More Oregon at the top, with the Ducks again well over two standard deviations above the mean. Utah switches places with basement buddies Washington, though neither team is bad enough to warrant the dreaded red background of terribleness. Cal is also pretty good at scoring, which is good because, as we shall see, they are hilariously bad at preventing any type of offense whatsoever.
Drive Finishing, measured by Points Per Trip Inside the 40
The Pac-12 as a whole does very well here, with two teams in the elite tier and four more in the very good tier. And then there is Stanford, exactly two standard deviations beneath the mean. There was a post on the message board a few days ago asking why is so dismissive of : this is why.
If we add up all the rankings without weighting or doing a Strength of Schedule Adjustment, we get the following overall offensive rankings:
If we use Z-scores to normalize the data (though still making no Strength of Schedule Calculation and assuming each statistic is equally important), we get these rankings:
Efficiency Prevention, measured by Yards Allowed Per Stop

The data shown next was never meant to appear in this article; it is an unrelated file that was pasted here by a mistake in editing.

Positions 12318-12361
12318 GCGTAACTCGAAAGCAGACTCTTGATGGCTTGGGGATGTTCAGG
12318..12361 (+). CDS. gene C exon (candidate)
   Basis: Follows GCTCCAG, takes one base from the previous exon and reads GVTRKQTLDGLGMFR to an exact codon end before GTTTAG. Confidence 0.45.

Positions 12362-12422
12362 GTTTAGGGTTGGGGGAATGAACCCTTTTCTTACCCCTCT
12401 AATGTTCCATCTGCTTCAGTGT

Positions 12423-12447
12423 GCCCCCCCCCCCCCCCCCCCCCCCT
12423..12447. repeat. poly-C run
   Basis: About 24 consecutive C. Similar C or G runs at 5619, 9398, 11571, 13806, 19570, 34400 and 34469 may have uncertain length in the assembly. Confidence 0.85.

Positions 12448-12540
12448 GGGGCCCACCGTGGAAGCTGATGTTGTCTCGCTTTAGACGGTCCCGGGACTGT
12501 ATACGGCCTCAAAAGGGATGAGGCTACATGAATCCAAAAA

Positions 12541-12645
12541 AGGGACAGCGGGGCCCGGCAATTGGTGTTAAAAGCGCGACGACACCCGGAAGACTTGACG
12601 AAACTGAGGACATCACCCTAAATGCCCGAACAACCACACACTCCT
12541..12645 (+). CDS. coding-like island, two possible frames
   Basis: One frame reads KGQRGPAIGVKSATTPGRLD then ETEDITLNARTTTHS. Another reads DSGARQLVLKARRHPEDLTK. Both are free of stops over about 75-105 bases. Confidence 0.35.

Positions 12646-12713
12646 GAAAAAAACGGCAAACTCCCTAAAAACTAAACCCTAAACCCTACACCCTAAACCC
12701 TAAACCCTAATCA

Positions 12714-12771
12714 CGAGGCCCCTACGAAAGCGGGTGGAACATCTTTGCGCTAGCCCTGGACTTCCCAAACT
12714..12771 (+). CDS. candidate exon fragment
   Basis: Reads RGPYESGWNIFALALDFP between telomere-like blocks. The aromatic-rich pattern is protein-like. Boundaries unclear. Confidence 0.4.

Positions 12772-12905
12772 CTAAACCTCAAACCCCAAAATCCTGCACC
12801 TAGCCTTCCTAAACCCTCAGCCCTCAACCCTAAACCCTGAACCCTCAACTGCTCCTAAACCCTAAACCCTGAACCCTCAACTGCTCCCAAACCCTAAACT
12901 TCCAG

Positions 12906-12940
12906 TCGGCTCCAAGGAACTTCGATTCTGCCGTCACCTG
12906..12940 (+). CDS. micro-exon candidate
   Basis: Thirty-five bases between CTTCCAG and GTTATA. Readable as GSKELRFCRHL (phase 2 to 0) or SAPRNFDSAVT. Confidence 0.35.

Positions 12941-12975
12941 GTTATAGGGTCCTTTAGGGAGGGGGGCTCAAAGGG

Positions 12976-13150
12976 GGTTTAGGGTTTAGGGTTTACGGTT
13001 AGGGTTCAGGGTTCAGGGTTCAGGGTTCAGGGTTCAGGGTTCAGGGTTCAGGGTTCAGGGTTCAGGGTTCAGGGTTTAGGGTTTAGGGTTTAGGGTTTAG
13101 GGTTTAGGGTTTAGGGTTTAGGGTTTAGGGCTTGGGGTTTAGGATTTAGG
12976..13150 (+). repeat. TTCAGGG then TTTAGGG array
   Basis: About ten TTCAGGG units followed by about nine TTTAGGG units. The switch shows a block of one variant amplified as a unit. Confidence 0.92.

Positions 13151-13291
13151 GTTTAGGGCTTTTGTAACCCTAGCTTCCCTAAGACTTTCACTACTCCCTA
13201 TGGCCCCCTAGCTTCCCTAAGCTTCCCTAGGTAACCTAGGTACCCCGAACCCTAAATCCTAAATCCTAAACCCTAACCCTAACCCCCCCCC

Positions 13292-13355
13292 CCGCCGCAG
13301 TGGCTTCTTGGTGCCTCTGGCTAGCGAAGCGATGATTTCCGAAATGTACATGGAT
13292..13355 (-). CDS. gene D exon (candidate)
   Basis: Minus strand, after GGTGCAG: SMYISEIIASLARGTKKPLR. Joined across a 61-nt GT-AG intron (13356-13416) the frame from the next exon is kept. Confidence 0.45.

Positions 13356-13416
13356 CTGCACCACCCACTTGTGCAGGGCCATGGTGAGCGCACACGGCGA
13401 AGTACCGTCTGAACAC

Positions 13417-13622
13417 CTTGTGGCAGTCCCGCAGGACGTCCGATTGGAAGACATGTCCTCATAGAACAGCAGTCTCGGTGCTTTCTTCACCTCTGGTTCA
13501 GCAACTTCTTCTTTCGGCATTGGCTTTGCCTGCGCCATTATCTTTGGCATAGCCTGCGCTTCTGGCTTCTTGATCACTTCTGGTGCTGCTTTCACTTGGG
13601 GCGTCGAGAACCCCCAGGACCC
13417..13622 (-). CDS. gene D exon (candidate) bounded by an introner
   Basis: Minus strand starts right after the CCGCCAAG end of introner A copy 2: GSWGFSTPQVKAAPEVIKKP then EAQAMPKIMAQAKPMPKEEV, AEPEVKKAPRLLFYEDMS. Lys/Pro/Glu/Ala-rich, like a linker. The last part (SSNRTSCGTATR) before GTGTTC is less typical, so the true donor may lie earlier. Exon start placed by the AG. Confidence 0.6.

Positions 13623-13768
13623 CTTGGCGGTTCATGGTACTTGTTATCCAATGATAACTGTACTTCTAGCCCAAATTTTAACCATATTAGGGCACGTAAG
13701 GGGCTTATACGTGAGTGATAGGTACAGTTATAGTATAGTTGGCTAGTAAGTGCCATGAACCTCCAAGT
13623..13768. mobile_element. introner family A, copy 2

It is really insane how bad Stanford’s offense is, because even a mediocre offense would probably have them in contention for the league title due to their awesome defense. Even with their stats taking a dip after the Oregon detonation, the Cardinal are the only defense in the league doing a good job of preventing efficiency, allowing well over one standard deviation fewer Yards Per Stop than the mean. The Bruins have fought themselves into the second tier alongside several South Division rivals. is showing how a real Air Raid defense should look, with the Bears over two standard deviations beneath the mean. The Cal defense is more consistently awful than the Stanford defense is consistently good. Yikes.
Explosiveness Prevention, measured by Yards Allowed Per Play
Yeah, yeah Stanford number one, two standard deviations better than the mean blah blah blah HEY LOOK THE BRUINS ARE TIED FOR SECOND IN THE DANG LEAGUE! With Southern Cal third in the league in Yards Per Play, that sets up an intriguing statistical matchup in the Rose Bowl on November 22. Pac 12 defenses seem to be struggling a lot overall at preventing explosive plays, with three teams in the lowest tier, the most in that tier for any stat.
Preventing Scoring, measured by Points Allowed Per Drive